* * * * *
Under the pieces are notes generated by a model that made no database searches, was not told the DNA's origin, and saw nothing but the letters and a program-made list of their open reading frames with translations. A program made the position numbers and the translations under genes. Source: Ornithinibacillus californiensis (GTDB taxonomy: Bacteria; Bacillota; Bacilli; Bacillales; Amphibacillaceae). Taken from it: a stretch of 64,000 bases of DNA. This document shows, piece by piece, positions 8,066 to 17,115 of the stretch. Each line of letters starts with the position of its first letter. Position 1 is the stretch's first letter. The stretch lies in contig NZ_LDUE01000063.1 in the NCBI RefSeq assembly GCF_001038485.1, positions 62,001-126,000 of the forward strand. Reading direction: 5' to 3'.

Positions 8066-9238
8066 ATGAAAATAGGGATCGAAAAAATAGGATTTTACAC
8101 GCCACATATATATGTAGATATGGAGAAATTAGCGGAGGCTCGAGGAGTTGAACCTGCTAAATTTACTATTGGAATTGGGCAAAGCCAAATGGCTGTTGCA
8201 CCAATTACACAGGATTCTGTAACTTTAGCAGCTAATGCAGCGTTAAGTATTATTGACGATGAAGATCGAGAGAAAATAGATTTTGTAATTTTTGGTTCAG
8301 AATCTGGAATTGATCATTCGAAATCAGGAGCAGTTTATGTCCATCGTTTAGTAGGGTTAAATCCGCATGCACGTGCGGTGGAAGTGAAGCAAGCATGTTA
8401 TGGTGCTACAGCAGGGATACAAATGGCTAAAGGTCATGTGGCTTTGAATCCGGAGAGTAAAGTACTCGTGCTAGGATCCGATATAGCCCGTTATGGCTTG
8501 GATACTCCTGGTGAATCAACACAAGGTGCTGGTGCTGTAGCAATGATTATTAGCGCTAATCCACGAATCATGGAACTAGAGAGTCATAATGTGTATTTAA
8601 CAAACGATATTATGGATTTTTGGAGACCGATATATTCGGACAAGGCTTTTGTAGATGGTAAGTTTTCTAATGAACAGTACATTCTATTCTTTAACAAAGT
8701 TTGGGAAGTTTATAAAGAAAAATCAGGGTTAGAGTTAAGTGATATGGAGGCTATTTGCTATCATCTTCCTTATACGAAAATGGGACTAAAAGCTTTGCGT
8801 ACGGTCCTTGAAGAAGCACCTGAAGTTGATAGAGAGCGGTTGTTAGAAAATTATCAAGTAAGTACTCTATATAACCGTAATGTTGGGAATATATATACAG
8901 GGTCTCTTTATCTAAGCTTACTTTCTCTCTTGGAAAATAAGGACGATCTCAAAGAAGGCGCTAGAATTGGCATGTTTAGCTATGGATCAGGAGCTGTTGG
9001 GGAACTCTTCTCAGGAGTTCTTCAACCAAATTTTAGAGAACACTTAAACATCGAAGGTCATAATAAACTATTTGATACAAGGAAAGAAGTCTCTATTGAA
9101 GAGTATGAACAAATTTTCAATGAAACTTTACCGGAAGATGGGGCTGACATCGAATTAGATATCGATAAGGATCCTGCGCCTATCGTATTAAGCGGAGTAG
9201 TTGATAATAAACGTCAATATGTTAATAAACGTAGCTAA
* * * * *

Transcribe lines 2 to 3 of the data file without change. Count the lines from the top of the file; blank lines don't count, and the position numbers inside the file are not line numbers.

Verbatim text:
Positions 8066-9238
8066 ATGAAAATAGGGATCGAAAAAATAGGATTTTACAC